One example of how ignorant and arrogant many chinese are. I met a chinese couple operating a travel agency in Switzerland. I spoke in my limited Mandarin and they were pleasantly surprsed when I said I came from India. The man however expressed his surprise at the fact that so many tibetan from the countryside (now living in Switzerland) that he had met who apparently spoke hardly a word of chinese! Here I was someone from India, living in Switzerland having to learn 5 languages yet took the pain to learn some Mandarin- and there a few million chinese sttlers in Tibet almost all of whom do not speak a word of Tibetan. In fact they assume every tibetan has to know chinese although the tibetans were living there for over 2 millenia(using Tibetan!!).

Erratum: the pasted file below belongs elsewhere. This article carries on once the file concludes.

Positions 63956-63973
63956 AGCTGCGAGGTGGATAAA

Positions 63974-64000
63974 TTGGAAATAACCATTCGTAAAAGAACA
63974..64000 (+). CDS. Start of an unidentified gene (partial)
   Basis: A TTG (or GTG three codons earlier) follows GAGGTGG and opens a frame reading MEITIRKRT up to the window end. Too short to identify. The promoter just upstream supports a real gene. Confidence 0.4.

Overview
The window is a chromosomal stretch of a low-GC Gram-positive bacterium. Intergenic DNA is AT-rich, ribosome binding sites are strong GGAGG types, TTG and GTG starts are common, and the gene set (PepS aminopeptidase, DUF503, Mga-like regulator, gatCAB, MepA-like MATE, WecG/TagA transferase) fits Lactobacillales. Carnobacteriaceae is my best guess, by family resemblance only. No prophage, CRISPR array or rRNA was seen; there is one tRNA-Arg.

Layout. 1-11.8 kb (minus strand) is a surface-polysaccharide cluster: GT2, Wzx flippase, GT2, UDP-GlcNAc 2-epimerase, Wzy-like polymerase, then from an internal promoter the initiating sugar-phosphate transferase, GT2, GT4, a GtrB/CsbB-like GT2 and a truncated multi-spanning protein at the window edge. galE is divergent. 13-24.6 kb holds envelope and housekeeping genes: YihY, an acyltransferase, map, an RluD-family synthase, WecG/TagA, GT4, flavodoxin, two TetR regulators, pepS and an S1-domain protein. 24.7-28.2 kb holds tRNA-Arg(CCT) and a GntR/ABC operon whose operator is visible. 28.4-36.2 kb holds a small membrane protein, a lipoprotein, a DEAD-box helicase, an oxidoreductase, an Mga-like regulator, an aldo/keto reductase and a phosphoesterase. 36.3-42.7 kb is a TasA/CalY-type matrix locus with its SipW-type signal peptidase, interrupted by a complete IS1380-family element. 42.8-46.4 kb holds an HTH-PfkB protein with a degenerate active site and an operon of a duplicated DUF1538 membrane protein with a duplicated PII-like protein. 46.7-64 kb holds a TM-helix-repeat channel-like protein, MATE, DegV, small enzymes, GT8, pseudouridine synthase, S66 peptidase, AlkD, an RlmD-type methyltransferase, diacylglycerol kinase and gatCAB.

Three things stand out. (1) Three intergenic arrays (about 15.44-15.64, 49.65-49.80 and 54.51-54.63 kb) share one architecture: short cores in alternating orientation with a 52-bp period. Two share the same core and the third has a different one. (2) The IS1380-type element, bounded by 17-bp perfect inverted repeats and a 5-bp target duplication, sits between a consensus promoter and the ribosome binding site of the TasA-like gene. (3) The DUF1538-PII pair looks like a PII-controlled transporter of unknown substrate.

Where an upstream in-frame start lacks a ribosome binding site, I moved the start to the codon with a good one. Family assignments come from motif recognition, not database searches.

The misguided Chinese are not in a position to hold others accountable for something they themselves do not understand.
    So I dont think your question merits a worthy answer!!

  48. Golok Ambum | March 31st, 2009 | 4:13 pm

    Ustang and inside_politics,

    Your comments won’t be published. They are irrelevant ad hominem attacks on Khampas and are out of the scope of JN’s post.

    Golok Ambum
    Webmaster

  49. Dawa | March 31st, 2009 | 5:18 pm

    I agree with Jigme’s post especially in believing that history of China and India are incomparable. One is a functioning demorcracy and the other is repressive regime fearful of dissent.
    To the 2nd part also I will stress the point that’s already made that the change will have to come from the Chinese people themselves. They will have to open their ears and eyes to the facts and stop just swallowing lies their government spew. The Chinese people will have to accept the fact that their country invaded another nation.